For your last morsel of content, we take another visit to the Menaker Movie Corner. (Thank you to Liz for fixing the Menaker Movie Corner logo.)
Menaker Movie Corner
Will Menaker

lights, camera, movies!Greetings Film Fanatics, the Menaker Movie Corner is back, and this week I'm running down a retrospective on a film series I've curated in my living room on one of America's greatest treasures: Charles Bronson. Born Charles Dennis Buchinsky the 11th of 15 children of Lithuanian immigrants in the hard scrabble coal part of Western PA, Charles Buchinsky only learned to speak English in high school. This immigrant background combined with the Western PA dialect to give him the distinct and memorable staccato voice technique he would use to great effect later in life. Charles fought in WWII as a gunner in a flying fortress, where he won a purple heart. After the war he changed his name to Charles Bronson and became a famous handsome movie man and tough guy. He is probably best known for his roles in ONCE UPON A TIME IN THE WEST, THE GREAT ESCAPE, THE DIRTY DOZEN, and the DEATH WISH films. Here are few of his hidden gems that were screened these past few weeks in my movie nook:

BREAKHEART PASS (1975, dir. Tom Gries)

This movie is like MURDER ON THE ORIENT EXPRESS but it's a Western and stars Charles Bronson. If that doesn't sell it I don't know what will. 

MR. MAJESTYK (1974, dir. Richard Fleischer)

Probably technically the best movie of the bunch, it's based on story by Elmore Leonard. Directed by Richard Fleischer, whom I like a lot (he did SOYLENT GREEN, TORA! TORA! TORA!, and THE BOSTON STRANGLER, which are all great), MR. MAJESTYK is about a humble melon farmer in Colorado who just wants to bring his melons to market until he is intimidated by toughs for hiring immigrant labor instead of their stable of local winos. He beats them up and gets sent to the local jail where he immediately starts a vendetta with a mafia hit man played by Al Lettieri, best known as "Solozzo the Turk" from THE GODFATHER.  His love interest is an organizer for migrant workers and the bad guys are the mob and their hayseed enforcers, so it's kind of woke too.

MURPHY'S LAW (1986, dir. J. Lee Thompson)

In this one Bronson really brings out the stock role of "burned out, divorced, alkie-cop who plays by his own rules." Here is plays a real shit heel booze hound who gets framed for the murder of his stripper ex-wife and her lover by a female serial killer he put away years ago. It was produced by the legendary Golan-Globus team, the power house duo behind almost all of the 80s most reactionary action classics, so the films views on women are real tight. Its portrayal of women as either bitch ex-wives or psycho stalkers is juxtaposed with the presence of Bronson's side kick, a plucky street punk and thief who ends up on the run with him. She seems to be in her twenties but talks in a stream of 8th grade caliber insults like "booger breath," "sperm bank," "dildo nose," and "butt crust." At one point she calls another cop a "homo" and tells him to "go suck a door knob." She falls in love with Bronson by the end.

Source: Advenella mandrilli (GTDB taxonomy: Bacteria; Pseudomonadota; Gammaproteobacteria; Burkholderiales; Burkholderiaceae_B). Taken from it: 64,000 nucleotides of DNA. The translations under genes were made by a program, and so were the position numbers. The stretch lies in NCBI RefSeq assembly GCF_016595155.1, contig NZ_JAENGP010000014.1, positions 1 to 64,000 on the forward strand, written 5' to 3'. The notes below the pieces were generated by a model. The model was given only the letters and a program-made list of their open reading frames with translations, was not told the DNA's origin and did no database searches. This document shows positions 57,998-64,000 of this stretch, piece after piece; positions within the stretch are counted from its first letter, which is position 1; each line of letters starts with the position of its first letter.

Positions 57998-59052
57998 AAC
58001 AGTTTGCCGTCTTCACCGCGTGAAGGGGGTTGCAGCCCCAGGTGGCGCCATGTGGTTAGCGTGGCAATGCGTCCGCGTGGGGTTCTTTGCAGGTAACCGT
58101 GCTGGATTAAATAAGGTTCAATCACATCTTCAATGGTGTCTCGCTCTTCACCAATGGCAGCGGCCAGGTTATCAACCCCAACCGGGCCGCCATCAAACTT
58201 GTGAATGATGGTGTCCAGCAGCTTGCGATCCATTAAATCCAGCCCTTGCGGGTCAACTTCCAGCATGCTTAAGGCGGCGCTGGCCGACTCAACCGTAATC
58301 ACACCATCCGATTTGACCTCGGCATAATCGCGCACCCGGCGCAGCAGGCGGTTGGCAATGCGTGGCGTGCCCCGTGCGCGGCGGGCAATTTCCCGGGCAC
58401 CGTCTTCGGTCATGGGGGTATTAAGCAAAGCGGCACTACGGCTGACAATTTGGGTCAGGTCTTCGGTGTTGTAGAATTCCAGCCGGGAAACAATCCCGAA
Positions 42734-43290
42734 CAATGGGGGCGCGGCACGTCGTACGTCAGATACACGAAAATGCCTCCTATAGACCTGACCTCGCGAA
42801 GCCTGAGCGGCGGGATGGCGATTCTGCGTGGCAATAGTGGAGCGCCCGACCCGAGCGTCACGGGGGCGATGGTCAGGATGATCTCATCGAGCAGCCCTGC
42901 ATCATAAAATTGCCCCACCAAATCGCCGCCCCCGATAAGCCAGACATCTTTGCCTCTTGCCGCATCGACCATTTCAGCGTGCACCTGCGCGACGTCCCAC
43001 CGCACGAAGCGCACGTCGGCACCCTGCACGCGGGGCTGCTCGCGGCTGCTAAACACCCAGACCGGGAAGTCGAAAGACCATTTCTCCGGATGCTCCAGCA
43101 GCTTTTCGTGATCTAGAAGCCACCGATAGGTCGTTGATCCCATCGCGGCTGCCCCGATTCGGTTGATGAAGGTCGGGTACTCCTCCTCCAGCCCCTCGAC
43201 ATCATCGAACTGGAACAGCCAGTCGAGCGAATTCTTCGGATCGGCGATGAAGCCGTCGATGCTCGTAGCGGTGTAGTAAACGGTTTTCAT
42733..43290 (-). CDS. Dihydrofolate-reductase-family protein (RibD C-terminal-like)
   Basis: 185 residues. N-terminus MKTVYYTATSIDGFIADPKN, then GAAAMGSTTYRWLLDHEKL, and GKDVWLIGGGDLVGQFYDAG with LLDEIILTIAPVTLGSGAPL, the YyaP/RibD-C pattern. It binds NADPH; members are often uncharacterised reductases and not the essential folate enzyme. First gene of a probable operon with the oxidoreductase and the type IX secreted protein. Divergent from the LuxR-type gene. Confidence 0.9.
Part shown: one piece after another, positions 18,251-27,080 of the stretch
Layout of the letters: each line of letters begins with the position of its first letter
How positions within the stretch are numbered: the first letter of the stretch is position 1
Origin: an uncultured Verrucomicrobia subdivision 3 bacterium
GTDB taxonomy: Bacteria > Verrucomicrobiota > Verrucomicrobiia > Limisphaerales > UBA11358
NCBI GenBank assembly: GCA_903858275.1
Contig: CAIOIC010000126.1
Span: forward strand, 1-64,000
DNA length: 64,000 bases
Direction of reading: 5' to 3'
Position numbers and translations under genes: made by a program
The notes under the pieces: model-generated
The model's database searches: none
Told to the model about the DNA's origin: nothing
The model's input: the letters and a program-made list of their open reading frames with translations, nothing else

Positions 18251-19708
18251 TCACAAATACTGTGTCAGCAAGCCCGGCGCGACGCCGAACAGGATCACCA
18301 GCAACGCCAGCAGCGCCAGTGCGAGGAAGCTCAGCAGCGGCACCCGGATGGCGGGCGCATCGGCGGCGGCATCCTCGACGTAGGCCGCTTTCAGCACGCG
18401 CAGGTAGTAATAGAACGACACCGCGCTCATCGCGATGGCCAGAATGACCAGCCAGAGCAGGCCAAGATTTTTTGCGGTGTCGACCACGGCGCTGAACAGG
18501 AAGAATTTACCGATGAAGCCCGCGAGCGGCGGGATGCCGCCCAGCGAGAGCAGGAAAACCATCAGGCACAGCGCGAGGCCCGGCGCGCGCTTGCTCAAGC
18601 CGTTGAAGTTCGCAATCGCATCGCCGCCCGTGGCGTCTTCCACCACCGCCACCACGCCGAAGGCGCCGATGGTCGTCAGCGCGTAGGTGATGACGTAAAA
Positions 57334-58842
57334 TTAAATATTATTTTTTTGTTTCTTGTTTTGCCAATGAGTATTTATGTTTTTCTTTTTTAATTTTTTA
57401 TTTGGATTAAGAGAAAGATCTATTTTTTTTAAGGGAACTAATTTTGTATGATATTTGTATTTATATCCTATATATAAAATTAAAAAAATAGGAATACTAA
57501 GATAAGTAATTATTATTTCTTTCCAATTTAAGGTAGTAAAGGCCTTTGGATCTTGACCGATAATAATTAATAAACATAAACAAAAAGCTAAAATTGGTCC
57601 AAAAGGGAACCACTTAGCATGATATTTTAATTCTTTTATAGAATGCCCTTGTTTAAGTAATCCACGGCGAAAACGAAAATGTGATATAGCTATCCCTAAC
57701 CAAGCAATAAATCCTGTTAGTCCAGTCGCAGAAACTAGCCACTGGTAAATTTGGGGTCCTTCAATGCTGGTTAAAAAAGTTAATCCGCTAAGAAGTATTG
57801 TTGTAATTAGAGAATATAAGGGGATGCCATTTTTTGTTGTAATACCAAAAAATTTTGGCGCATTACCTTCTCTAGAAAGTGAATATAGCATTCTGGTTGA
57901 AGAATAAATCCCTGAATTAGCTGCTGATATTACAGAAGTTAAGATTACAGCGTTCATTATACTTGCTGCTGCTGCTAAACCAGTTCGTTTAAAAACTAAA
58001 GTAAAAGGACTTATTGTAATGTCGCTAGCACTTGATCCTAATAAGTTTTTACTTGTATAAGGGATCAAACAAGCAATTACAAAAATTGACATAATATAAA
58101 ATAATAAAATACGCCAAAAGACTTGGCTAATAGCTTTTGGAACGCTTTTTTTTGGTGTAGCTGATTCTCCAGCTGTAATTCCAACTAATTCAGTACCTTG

ASSASSINATION (1987, dir. Peter Hunt)

In this one Bronson is a Secret Service agent who is assigned to protect the first lady, played by Jill Ireland. She is a feisty women's lib type who doesn't like taking orders from men and says her goal as first lady is to get her husband to pass the E.R.A. The plot revolves around the president's chief of staff plotting to assassinate the first lady because she's going to divorce the president because he's impotent. You'd think this would be the perfect opportunity for Bronson and the first lady to hook up, but sadly the film doesn't go there and settles for Bronson succumbing to the brassy seduction of his much, much younger female partner with all the enthusiasm of someone agreeing to pick up groceries on the way home from work. 

10 TO MIDNIGHT (1983, dir. J. Lee Thompson)

The true gem of this series is another Golan-Globus/J. Lee Thompson collab, and it is truly extraordinary. Bronson is back as a cop, but not an antisocial alcoholic fuck up. The plot is about a nude serial killer who targets his daughter. Yes, you read that right, a serial killer who kills people while he's fully nude, you can even see his balls in one shot. There is a huge amount of totally gratuitous male and female nudity in this movie, and it has one of the great all time Bronson lines. When his boss asked why he knew one of the killer's victims wasn't raped, he says: "If anybody does something like this, his knife has gotta be his penis." There's another all-time scene where during an interrogation with the killer Bronson confronts him with a masturbatory aid swiped from his apartment that looks like a pussy attached to a portable clothing steamer or some kind of Black & Decker power tool.

At the end the killer is in cuffs ranting to Bronson and his daughter that he'll get out on an insanity plea, and Bronson shoots him square in the head in front of several dozen cops, and then the credits roll. 


Those are the Bronson movies I've watched lately, but for my Pick of the Week I'm going with two very different, but very great heist flicks, one British, one French.

The first is THE LEAGUE OF GENTLEMEN (1960, dir. Basil Dearden). It's about a bunch of ex-military chaps who decide to rob a bank with military precision and planning because their lives as regular British people are so insufferably boring. This is a great flick about a bunch of bloody good guys who come together to plan out and execute a plan. I'm a sucker for those kinds of movies, along with movies set on trains or in prisons.  The next is RIFIFI (1955, dir. Jules Dassin), which is a French movie about a heist so it's very different. This film is a masterpiece, it's like if Michael Mann made a movie in Paris in the 1950s. Its about a jewelry heist and apparently the films depiction of the robbery and bypassing alarm systems with fire extinguishers was so realistic it was briefly banned in Mexico after a series of copy cat crimes. This is an epic crime classic and you won't be disappointed.

Till next time, keep watching!
That's it for this issue! Congratulations on reading the newsletter. Please please God remember what we talked about earlier. If you get bored just re-read the newsletter. Email regarding independent bookstores. You can also reply to this email. Bye bye everyone.

- Virgil

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Chapo Trap House · 12921 W. Washington Blvd · Los Angeles, CA 90066 · USA